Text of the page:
Book Review: WWI Journal

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Over There with Private Graham ~ The Compelling World War 1 Journal of an AMERICAN DOUGHBOY, by William J. Graham. Edited by Bruce A. Jarvis & C. Stephen Badgley. (ISBN: 978-0-998-80452-1. Badgley Publishing Company, Canal Winchester, OH.Available through Amazon.com and Barnes & Noble website. 8-1/2"x11", 472 pages, nearly 400 black-and-white photos, 2018, hardcover, $59.95; soft cover, $49.95; and Kindle, $24.95.)

Through a unique combination of skill, circumstances, and strong personal motivation, Private William J. Graham (Company B, 103rd Military Police Battalion, 28th Division/First Army) wrote a compelling, detailed, and real-time eyewitness account of his experiences during WWI and occupation of Germany.

A portion of this book was originally published under the title, Hell’s Observer. The work transcribed Graham’s amazingly detailed 660-page journal. In 2015, one of Graham’s descendents contacted the editor to inform him that she possessed Graham’s pocket diary covering the period of February through June 17, 1919. This resulted in an updated version of Hell’s Observer.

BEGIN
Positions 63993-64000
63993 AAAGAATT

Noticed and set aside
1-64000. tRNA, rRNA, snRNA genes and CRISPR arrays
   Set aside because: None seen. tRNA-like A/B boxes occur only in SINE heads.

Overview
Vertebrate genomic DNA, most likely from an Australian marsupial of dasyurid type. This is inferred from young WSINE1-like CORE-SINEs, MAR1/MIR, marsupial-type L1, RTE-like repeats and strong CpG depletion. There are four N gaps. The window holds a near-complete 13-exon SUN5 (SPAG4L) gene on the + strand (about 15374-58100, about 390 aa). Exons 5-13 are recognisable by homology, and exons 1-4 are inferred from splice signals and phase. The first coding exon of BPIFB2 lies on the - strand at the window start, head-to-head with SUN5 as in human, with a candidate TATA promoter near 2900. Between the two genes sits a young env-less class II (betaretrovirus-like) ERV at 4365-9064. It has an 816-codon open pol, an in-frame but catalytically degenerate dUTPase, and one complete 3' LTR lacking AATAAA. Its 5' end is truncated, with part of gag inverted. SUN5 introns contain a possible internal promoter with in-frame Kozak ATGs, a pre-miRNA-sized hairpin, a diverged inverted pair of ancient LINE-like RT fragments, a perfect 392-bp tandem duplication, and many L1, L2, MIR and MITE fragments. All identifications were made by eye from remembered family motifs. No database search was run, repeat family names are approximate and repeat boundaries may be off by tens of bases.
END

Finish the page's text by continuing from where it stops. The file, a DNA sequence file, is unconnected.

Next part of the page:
Circumstances led the editors to Graham’s great-granddaughter who provided another important segment: Graham’s journal of service from enlistment in 1917 up to when the journal transcribed in Hell’s Observer began. Now, as a result of this remarkable series of events, the entire of military service of an extremely prolific writer has been reunited, thus giving way to this all-new, heavily illustrated compilation edited and produced by Bruce Jarvis and Stephen Badgley.

Private Graham wrote his journal as events unfolded in front of him. And, he wrote with an ability to describe the life of a Doughboy on the Western Front in a way that engages the reader. This book, unlike many other published diaries and journals of the era, is literally, a “page-turner.”

Graham’s accounts are first-hand reports of actual events. In an earthy, ground-pounder tone, Graham creates the sense of “you are there.” Hundreds of original WWI images provide the reader with visual complements to Graham’s narrative.

Other than punctuation and some jarring grammatical corrections, the editors did not omit or change any of Graham’s original text. The result is a significant addition to the available primary sources about U.S. Army life during WWI. This edition will become an important foundation for anyone wanting to build an understanding or recreate the day-to-day lives of the common American soldiers in France during WWI and later, in the occupation of Germany.